Snoqualmie Valley History: nearly 90 years ago local schools, some businesses closed, children quarantined

According to the Snoqualmie Valley Historical Museum, the current closure of the Snoqualmie Valley School District due to the novel coronavirus is not the first time a potentially deadly virus has closed local schools.

It happened nearly 90 years ago, when polio (Infantile Paralysis) struck fear into local parents.

Snoqualmie Valley Historian Dave Battey commented, “I would suggest (from personal experience) that the polio virus was a lot scarier than Covid-19. Remember that the polio virus focused on children, and if they did recover, they might be crippled for life. People from my generation generally had good friends, who spent their lives on crutches.”

In the 1990’s, Dave wrote an article detailing the 1932 Snoqualmie School closure to stop the spread of polio in the Valley. He gave us permission to share that article with our readers.

Historical note: in the 1930’s the greater Snoqualmie area had three towns: Snoqualmie Falls (mill town), Meadowbrook and Snoqualmie. Additionally, today there are two Snoqualmie streets named for people in the below story: Allman Ave (Snoqualmie Ridge) and Schusman Ave, which runs behind Mount Si High School.

Mass polio vaccinations began in 1955. Polio was eradicated in the Americas by 1994.

Read on…

On October 8, 1932, a bright, healthy 13-year old honor student from Meadowbrook Washington died unexpectedly.  She was Shirley Allman, daughter of Meadowbrook drugstore owners Mr. & Mrs. Horace K. Allman.  When stricken with the disease – Infantile Paralysis – Shirley was rushed to Seattle to a respirator, but died after several hours of unsuccessful help from the most advanced medical machinery of the time.

One day later, little 8-year old Larry Myers, son of Mr. & Mrs. John F. Myers of Meadowbrook died of polio.  He had been ill for several days.  Additional children, including others in the Myers family, and in the Mack McGinnis family of Snoqualmie were also victims of the disease.

On Wednesday, October 12th King County Health Officer C. L. Dixon ordered the schools of Snoqualmie (including Meadowbrook) and Snoqualmie Falls closed until Monday, October 24th.  It was hoped that this would keep the dreaded disease from becoming a full-blown epidemic.

The key to success with the quarantine was to limit contact between young people, up through high school age, until the last local case of polio was past the short contagious phase.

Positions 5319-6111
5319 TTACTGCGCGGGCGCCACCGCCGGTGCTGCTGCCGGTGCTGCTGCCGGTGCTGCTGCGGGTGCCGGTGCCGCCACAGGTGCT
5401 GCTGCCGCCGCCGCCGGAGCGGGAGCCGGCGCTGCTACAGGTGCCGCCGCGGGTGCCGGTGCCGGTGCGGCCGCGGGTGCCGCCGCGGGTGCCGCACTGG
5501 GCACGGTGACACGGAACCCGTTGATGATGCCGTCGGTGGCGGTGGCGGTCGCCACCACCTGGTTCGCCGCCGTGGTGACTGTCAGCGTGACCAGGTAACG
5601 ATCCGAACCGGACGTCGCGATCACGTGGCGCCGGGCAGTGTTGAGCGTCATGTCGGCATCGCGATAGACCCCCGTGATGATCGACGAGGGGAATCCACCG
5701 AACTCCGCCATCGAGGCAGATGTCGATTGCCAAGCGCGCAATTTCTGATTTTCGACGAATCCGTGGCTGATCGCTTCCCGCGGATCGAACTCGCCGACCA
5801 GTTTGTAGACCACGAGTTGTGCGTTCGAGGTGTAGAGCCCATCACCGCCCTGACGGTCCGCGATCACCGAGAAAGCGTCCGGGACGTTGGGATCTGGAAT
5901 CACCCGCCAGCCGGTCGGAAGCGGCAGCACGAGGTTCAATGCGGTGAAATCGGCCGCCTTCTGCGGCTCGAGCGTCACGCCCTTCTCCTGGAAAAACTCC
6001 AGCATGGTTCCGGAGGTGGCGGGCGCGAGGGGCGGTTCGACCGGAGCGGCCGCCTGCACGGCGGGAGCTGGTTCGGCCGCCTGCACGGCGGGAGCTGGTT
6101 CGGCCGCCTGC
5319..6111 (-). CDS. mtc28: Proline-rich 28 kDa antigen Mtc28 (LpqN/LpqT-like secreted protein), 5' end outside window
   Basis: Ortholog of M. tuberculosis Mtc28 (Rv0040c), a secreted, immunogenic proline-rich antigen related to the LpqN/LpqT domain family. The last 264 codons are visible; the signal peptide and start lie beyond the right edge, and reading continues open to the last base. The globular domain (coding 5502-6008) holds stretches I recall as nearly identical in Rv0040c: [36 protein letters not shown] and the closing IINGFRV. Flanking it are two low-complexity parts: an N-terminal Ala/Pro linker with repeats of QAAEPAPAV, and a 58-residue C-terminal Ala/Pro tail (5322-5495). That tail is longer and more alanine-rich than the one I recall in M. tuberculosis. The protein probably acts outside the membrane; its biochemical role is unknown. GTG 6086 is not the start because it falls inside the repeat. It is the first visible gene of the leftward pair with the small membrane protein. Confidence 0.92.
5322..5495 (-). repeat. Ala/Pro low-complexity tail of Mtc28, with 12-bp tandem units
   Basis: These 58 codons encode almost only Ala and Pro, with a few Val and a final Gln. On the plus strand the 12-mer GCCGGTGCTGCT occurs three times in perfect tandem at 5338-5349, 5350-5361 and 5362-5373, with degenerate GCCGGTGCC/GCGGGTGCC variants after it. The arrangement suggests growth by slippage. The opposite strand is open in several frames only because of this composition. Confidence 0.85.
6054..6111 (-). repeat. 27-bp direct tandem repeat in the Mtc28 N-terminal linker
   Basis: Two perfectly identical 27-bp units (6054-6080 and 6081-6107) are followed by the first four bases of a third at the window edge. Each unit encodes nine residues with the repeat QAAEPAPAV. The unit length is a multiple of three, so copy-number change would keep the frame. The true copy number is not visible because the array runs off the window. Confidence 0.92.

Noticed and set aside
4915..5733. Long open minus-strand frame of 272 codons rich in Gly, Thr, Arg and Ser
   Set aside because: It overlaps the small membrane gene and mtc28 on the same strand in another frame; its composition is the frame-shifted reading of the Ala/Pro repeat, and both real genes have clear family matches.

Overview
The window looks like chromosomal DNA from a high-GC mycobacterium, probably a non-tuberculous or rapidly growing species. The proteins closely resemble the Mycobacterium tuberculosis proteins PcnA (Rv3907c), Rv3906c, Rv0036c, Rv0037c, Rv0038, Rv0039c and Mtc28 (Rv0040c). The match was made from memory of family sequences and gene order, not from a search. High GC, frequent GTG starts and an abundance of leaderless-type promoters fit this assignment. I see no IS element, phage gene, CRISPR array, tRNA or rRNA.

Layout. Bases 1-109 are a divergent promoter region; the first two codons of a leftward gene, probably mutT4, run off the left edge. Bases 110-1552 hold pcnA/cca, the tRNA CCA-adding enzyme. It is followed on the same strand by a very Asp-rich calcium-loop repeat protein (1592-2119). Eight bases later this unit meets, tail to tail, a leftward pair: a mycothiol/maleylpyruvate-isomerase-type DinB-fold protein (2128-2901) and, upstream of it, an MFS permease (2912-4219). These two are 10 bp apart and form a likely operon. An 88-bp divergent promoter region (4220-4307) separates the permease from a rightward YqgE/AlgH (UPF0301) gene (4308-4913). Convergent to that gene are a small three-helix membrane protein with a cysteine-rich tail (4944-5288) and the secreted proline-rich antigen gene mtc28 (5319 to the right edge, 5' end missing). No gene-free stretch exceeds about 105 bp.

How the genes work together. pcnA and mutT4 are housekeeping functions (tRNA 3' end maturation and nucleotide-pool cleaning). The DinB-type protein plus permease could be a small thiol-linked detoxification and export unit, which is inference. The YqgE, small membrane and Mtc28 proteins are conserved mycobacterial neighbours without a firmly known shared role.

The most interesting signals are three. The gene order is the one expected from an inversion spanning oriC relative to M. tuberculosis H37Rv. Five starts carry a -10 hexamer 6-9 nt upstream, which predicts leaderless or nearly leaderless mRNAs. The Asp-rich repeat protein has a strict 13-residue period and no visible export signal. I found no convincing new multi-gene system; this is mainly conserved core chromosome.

This limiting of contact required extraordinary public support. In fact, King County did not believe the quarantine would work because once children were freed from public school, the urge to play with friends would be overpowering. 

Snoqualmie School Superintendent Richard Jacob (R. J.) Schusman talked the county into the quarantine – and then followed through with the total community communications required to make the quarantine work.

By October 20th, it seemed evident that the paralyzing disease had been confined to two groups of children who were either close neighbors or often played together. 

Miss Guitteau, a King County nurse, noted, “It seems probable though not certain that all the children now afflicted will recover and that only one will be slightly lame.  However, the nature of the disease is such that there can be no assurance of any definite results for some time to come.” 

Unfortunately, even this guarded report was too optimistic.  Several of those stricken were permanently disabled.  There were at least seven local cases, including the two fatalities, but by the time school reopened on October 24th, the danger of an epidemic was past.

Snoqualmie School Superintendent R. J. Schusman expressed deep appreciation to the community at large.  He thanked Snoqualmie Mayor Claude Northern, local merchants, the Snoqualmie Falls Lumber Company and Community Hall manager George Borden, Bill Cochrane, owner of the Brook movie theater, and the “majority” of parents for the success of the quarantine. 

Basically, the three towns had worked together to shut off most opportunities for children to congregate.  This included closing down the Community Hall, denying young folks access to the Brook movie theater, and even closing down all church and Sunday School activity and cancelling a week-long revival meeting at the Snoqualmie Methodist Episcopal Church.

You can follow the latest updates from the Snoqualmie Valley Historical Museum on Facebook or visit its website.

Snoqualmie High School, Snoqualmie Grade School and Gym (1930s) Currently the SVSD District Office. Photo: Snoqualmie Valley Historical Museum

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  • I was amazed to read this article as this is the first time I heard about this happening in our Valley, thank you, Dave Battey and the museum for sharing this as it helps put our quarantine into perspective.

  • It wasn’t an epidemic then, when I attended the Snoqualmie Grade School, but I remember a classmate of mine, Kathy Metzler, who died of polio at Christmas time when we were in 5th grade, so possibly around 1959-1960.

  • Living Snoqualmie